A MAKKAH PRIMER
Saudi Arabia is not a typical travel destination. Here, a few things to keep in mind as you navigate the Kingdom.
Weekends: Friday and Saturday.
Prayer Times: All restaurants and businesses must close during the five daily prayers—typically 15 minutes before they begin and up to an hour after they conclude. Keep this in mind as you plan your shopping and dining excursions (if you’re seated in a restaurant before it shutters, you’ll typically be allowed to stay and continue eating).
“Single” vs. “Family” Seating: All restaurants and coffee shops have separate seating areas and ordering counters: Those marked “families” apply to any mixed groups, while “singles” sections are limited to males or groups of men. Don’t go wandering into the wrong section, or you’re very likely to be scolded.
Access to the Great Mosque: The Conrad Makkah has an entrance that leads directly toward the gates of the mosque—but that doesn’t necessarily mean you can roll in just as the call to prayer begins. Security guards regulating pedestrian traffic in and out of the mosque can close down entrances based on congestion, so at busy times you may have to walk further to find an open gate. If you’re running late, you can always pray in the hotel’s private prayer room, located at the garage level, with large windows overlooking the mosque and speakers broadcasting the services.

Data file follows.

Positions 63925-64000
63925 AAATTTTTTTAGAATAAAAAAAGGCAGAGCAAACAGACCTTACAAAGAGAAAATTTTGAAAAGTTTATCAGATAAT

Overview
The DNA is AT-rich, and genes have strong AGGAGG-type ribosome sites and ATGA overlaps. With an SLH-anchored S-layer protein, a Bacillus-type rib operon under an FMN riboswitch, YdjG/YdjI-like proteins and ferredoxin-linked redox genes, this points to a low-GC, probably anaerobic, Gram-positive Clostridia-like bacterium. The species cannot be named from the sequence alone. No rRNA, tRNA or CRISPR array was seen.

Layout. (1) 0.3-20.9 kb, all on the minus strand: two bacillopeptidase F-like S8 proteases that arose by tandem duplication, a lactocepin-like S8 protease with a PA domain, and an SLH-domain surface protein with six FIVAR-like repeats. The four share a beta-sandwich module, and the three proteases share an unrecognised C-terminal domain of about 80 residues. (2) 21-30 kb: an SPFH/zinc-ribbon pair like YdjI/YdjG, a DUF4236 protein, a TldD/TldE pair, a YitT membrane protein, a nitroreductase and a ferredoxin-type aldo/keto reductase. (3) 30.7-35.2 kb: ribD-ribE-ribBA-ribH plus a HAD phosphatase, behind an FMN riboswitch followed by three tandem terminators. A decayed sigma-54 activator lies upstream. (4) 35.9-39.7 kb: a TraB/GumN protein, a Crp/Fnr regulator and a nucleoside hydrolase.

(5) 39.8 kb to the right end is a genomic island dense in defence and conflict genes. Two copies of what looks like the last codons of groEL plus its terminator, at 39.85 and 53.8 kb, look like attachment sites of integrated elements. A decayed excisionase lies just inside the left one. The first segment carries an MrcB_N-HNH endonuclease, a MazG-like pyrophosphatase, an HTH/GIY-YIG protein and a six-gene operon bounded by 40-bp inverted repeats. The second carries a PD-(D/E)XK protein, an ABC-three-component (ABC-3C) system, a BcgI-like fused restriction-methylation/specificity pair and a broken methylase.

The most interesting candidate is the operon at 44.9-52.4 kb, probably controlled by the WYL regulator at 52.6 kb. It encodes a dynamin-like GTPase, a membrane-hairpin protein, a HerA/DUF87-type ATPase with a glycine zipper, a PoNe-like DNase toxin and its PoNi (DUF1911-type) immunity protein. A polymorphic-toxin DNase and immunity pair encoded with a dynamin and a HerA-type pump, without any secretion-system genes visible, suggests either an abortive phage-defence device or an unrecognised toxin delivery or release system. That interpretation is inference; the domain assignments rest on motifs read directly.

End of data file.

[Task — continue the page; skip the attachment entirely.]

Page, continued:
Calendar: Saudi Arabia uses the lunar-based Hijri calendar (it’s currently the year 1438). Given the difference, it’s useful to determine which date is being used, though this can get a bit confusing at museums when trying to gauge the age of an item.
THE UMRAH PILGRIMAGE
Outside the five days of the hajj, visitors come to Makkah throughout the year to perform the shorter umrah pilgrimage, which can be completed in a few hours. Begin by bathing and donning the ihram garments, the prescribed attire, before flying into the country; perform tawaf by circling the Kaaba seven times; cross between the hills of Mount Safa and Mount Marwah seven times; and end your umrah by cutting off a lock of hair. We suggest seeking out a comprehensive umrah guide like this one to ensure all required steps and prayers are carried out properly; alternatively, ask your travel specialist if they have a book or pamphlet available.